The U.S government suspended Avocados imports from Mexico in the wake of a threat to the U.S. plant safety inspector, the Mexican government approved on Saturday. The suspension duration is not clear though. The Mexican state of Michoacan was fully certified for exporting avocados to the U.S. before the halt. Approximately 80% of the fruit in the U.S. were imported from this region, said David Magana, Rabobank's Senior Fruits & Vegetables Analyst.
He added avocados will undoubtedly be less available in the upcoming weeks and the prices will also be affected awhile.
Avocado production in California has, however, increased almost 15% versus a year before, which might slightly make up for some of the supply concerns.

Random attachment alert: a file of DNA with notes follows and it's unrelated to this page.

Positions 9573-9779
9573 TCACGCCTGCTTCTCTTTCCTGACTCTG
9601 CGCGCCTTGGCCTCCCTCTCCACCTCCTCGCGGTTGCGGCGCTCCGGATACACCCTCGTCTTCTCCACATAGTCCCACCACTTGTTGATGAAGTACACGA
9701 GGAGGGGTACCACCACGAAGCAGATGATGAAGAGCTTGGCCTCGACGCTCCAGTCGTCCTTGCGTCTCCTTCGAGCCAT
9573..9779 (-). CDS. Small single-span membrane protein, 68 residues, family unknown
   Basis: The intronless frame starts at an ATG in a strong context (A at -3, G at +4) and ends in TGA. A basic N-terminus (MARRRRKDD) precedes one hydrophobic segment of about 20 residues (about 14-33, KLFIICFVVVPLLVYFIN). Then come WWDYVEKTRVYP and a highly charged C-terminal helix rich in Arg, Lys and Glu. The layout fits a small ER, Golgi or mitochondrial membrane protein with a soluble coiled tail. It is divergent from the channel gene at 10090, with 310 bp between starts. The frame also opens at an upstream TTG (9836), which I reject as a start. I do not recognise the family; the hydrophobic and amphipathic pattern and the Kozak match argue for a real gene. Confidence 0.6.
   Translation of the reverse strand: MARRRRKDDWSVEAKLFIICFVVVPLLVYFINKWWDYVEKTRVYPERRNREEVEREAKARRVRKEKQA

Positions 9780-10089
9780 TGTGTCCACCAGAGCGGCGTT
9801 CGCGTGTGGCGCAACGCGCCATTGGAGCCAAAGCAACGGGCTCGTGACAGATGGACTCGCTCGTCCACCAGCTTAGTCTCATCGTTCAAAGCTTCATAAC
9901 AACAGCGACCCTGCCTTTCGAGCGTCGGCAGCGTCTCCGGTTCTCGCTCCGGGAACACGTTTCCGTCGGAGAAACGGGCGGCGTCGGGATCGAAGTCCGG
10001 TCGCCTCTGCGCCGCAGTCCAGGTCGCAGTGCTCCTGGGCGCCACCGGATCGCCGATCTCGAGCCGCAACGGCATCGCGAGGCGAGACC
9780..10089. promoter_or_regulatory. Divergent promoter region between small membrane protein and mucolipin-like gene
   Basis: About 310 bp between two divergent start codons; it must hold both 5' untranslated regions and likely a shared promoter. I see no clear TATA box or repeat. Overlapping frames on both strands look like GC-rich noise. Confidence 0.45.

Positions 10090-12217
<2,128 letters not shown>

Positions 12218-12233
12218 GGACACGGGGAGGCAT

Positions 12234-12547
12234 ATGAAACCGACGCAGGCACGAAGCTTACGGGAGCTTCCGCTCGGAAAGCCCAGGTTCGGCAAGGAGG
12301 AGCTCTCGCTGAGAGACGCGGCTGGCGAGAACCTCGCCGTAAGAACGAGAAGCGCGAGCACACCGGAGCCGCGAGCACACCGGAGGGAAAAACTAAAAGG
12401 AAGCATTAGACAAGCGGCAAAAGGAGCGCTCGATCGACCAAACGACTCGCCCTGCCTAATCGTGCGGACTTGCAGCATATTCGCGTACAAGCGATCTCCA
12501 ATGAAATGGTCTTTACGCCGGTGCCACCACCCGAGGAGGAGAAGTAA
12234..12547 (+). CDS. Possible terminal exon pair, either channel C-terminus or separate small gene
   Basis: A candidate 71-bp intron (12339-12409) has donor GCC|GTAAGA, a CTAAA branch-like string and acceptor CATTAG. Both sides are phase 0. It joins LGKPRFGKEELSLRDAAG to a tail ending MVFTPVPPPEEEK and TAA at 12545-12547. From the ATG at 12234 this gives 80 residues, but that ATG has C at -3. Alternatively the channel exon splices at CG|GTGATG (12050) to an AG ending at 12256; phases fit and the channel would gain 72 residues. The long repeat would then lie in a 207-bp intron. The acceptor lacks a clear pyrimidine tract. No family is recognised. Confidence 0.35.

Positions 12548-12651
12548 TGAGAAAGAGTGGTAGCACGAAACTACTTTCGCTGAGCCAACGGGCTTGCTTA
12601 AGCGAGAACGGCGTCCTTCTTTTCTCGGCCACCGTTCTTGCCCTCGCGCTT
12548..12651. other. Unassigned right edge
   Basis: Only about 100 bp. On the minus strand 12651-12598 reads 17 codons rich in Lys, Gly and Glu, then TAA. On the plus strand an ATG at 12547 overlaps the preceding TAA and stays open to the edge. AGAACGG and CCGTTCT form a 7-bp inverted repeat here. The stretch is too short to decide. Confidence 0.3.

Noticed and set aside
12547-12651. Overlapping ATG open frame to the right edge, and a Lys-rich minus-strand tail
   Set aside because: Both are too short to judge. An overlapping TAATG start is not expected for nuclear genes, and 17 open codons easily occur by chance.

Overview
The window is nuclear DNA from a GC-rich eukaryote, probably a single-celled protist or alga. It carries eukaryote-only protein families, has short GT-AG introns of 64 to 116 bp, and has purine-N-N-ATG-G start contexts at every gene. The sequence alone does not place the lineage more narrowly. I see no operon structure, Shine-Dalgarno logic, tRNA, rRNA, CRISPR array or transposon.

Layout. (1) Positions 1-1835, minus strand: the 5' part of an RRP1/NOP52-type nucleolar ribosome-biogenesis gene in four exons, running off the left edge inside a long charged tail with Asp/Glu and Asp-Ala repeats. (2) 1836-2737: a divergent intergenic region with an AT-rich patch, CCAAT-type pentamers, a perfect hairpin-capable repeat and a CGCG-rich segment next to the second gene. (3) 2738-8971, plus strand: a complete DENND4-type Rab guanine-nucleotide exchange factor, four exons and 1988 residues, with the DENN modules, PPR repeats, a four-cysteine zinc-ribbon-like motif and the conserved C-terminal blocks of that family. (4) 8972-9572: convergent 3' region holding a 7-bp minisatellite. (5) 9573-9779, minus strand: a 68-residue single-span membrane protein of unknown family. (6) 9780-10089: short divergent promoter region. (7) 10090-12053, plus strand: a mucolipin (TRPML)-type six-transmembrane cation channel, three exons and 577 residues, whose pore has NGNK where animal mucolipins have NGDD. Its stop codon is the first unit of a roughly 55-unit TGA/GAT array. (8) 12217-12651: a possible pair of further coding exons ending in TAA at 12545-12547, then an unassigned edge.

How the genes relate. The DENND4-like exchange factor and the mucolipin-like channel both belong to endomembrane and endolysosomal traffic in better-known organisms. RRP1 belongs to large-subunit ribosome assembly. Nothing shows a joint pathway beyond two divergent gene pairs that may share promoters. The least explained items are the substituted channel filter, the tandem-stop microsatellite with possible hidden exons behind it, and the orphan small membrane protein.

The delicious fruits' sales have increased as they have gained popularity since Michoacan have been exporting avocados for nearly 25 years.
Avocado’s consumption quadrupled in America from 2001 to 2018, eight pounds a year per person, the U.S. Department of Agriculture declared.
I don’t believe that the impact of temporary suspension will be serious, said Magana.
The fruit’s prices are unsteady; last year higher delivery led to unusual low prices; however high demand in 2021 increased its prices.
Grocery stores won’t only be under pressure of the import halt; restaurants, too, will probably pay more to purchase avocados amid low supply.